Maryland Department of the Environment and the Baltimore City Health Department Partner to Help Children

Press Release

 

Maryland Department of the Environment

Media Contacts

Julie Oberg
(410) 537-3003

Robert Ballenger
(410) 537-3012

Maryland Department of the Environment and the Baltimore City Health Department Partner to Help Children
 

BALTIMORE, MD (September 8, 2006) –The Maryland Department of the Environment (MDE) in partnership with the Baltimore City Health Department calls on the public to stop using the cosmetic black powdered substance called Surma (kohl). This material may contain very high levels of lead. Surma (Kohl) cosmetics may often be applied to the eyes of children. It is also used as a teething powder for infants.

The Maryland Department of the Environment plans to notify all Maryland local health departments about the concern of Surma (Kohl) and its effects on children. MDE performs environmental investigations for children with elevated blood lead levels. In some of the investigations no typical source of lead is discovered and tenants are asked questions about the possible use of non-traditional remedies. There is evidence that some of these remedies contain hazardous levels of lead, particularly Surma. In recent investigations, inspectors determined that Surma was used on children with elevated blood lead levels. The parents were advised to stop using Surma. The Maryland Department of the Environment has referred this issue to the Office of the Attorney General ‘s Consumer Protection Division

“Lead is one of the most significant and widespread environmental hazards for children in Maryland but exposure is preventable,” states Jonas Jacobson Deputy Secretary Maryland Department of the Environment. “Although there continues to be a steady decline in childhood lead exposure in Maryland, the goal of protecting children from lead poisoning in Maryland by 2010 will only be accomplished with the cooperation of local health departments and the public.”

The reduction of children with lead poisoning has occurred both statewide and in areas of highest risk such as Baltimore City. Non-standard sources of lead, such as Surma, some candies from Mexico, and some metal trinkets for children, take on an increasing role in the lead poisoning problem as lead paint sources are reduced and eliminated.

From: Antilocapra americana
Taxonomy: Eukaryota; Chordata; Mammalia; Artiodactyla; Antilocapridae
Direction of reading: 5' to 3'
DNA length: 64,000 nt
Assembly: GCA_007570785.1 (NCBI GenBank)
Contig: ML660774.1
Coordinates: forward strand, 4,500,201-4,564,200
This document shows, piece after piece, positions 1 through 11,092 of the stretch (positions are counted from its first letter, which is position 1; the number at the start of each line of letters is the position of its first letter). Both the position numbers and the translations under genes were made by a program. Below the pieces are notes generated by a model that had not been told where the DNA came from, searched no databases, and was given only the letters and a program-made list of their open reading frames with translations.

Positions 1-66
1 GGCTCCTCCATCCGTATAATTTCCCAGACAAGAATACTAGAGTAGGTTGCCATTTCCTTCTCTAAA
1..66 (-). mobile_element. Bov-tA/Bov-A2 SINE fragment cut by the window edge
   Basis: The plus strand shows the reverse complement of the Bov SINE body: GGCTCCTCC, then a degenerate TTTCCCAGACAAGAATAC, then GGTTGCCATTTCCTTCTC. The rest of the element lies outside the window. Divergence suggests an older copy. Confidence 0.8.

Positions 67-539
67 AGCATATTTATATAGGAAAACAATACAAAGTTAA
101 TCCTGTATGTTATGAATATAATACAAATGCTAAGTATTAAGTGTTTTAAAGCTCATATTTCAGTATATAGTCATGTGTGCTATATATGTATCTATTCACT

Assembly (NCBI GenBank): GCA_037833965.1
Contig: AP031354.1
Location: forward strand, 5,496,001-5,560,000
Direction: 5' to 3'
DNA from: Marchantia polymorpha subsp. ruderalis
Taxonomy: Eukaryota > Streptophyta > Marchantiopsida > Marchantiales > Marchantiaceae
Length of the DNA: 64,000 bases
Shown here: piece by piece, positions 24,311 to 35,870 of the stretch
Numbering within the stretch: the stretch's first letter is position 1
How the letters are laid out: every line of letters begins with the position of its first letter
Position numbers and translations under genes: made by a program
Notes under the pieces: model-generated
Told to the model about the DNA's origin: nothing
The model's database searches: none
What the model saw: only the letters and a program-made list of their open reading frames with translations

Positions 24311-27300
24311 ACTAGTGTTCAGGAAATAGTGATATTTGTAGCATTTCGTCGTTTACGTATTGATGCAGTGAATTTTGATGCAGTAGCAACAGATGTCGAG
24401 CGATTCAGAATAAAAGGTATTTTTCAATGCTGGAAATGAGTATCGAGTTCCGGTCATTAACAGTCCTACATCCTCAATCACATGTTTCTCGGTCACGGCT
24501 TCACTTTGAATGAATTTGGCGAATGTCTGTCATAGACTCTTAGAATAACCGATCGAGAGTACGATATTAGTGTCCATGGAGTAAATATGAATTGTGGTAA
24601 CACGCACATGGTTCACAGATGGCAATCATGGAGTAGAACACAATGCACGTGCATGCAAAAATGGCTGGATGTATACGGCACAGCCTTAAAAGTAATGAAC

“ The Baltimore City Health Department is pleased to be working with MDE to ensure that we are protecting children from lead hazards,” explains Dr. Joshua M. Sharfstein Commissioner “Parents need to be vigilant about how young children can come in contact with lead and the products that could contain lead.”

The Baltimore City Health Commissioner is issuing an order barring the sale of Kohl containing cosmetic products in the city. MDE obtained two containers of Surma - one was purchased in a specialty market in Baltimore City. The material was sent to a private laboratory for testing. The results showed that the two samples contained nearly 750 times the national limit for lead (39 percent and 45 percent lead by weight). As a comparison, lead-based paint is defined in the Maryland lead regulations as having 0.5 percent lead by weight. The current national standard for paint limits any lead to 0.06 percent by weight.

Children are at the greatest risk from birth to age six while their neurological systems are being developed. Exposure to lead can cause long-term neurological damage that may be associated with learning and behavioral problems and with decreased intelligence.

Additional information is available from MDE: http://www.mde.state.md.us/programs/Land/LeadPoisoningPrevention/Pages/index.aspx and the U.S. Environmental Protection Agency www.epa.gov/lead/



This press release has been edited since it was published to update website url changes.

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